“You’re going to be performing memorized poetry.”
The last three words of this sentence creepily echoed in my brain like in a cheesy sci-fi flick: “performing memorized poetry … performing memorized poetry … performing …”
I don’t like performing. Or poetry.
With memorization thrown into that batch, you’ve just cooked a little college freshman with bad fortune. I’m toast.
When I signed up for the “Fundamentals of Interpretative Reading” course, I really didn’t know what I was getting myself into. Or maybe I did, and I just chose to ignore it in my utter obstinacy. “I can handle it,” I remember thinking. “How bad can it be?”
“Bad,” answered my conscience after the first couple class periods. “Very bad.”
Not bad as in I’m going to be up-to-my-hairline-in-homework bad, but more along the lines of … embarrassing. Mortifying. Maybe even a bit belittling. That kind of bad. After all, I’m going to be reduced to nothing but a tiny speck of pathetic-ness after my first poetic performance.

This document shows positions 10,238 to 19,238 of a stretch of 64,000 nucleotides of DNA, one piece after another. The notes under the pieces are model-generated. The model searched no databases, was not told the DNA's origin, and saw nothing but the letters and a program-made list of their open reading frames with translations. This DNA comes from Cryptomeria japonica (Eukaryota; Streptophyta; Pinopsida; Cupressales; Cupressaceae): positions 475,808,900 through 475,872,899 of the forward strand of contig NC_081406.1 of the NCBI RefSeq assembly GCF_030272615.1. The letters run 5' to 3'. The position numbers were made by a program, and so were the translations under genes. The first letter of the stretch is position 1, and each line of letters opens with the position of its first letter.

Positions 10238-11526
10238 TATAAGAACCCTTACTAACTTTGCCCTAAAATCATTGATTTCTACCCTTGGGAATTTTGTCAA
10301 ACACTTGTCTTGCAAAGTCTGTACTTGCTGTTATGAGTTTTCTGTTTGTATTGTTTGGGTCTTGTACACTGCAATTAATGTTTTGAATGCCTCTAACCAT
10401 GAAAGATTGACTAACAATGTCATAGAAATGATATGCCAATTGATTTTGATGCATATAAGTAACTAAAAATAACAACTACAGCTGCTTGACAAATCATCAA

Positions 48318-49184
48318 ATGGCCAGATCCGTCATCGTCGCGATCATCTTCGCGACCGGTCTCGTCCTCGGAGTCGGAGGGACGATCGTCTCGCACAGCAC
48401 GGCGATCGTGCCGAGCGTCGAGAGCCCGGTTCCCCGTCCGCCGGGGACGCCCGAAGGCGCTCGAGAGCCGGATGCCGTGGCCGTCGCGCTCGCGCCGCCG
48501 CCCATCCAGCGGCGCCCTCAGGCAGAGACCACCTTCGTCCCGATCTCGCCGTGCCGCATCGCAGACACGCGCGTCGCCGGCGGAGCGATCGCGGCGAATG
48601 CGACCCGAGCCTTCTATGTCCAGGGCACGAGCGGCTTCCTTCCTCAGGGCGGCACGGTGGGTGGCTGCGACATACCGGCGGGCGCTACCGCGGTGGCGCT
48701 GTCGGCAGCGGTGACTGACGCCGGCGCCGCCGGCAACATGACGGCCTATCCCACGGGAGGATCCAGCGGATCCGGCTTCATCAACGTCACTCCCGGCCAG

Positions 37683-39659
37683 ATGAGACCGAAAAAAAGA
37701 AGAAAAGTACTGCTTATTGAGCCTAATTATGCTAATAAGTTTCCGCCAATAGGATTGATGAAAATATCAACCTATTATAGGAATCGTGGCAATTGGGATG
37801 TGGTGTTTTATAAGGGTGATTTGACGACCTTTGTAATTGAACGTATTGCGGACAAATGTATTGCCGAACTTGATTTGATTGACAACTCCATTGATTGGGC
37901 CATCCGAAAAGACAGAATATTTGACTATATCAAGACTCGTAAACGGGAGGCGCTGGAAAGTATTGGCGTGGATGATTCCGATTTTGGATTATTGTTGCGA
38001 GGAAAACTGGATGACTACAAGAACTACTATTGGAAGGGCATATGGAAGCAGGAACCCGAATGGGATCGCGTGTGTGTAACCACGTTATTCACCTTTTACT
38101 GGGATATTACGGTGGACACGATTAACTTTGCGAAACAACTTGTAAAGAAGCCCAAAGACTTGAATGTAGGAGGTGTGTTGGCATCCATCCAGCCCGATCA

It isn’t the worst thing that could ever happen. Not worse than getting stabbed in the heart by a stingray (RIP Steve Irwin). Or forgetting how to swim in the narrow Gansbaai channel (one of the world’s most shark-infested beaches, nicknamed “Shark Alley”). Or jumping off a bridge. Then again, if there was a trampoline for landing, I might have to rethink that last one.
Don’t get me wrong. Some people love this sort of thing, even relish in it. Some people actually like rattling off Shakespeare under the spotlight. I’ve heard, on several occasions, “Yeah, that class is awesome! You’re going to love it!”
Love it, I will not. At least I’ve already started to warm up to the idea of being the center of attention. Warmed up in a literal sense; that is, flushed face, heat waves–you get the picture. Our class has launched into a few “performance exercises” which had me standing awkwardly in the center of the room, my peers forming a circle around me, lights glaring and hot, and the room absolutely noiseless. I don’t care much for performance exercises.
On the bright side, maybe when the class is over, and I can breathe a sigh of relief, I’ll actually be able to look back on it and think about how much I learned. Or didn’t learn. Either way, I’ll probably have a little appreciation for it. More importantly, I’ll forever have the memories of each and every time I made a total idiot of myself in front of at least 25 people.
What could be better than that?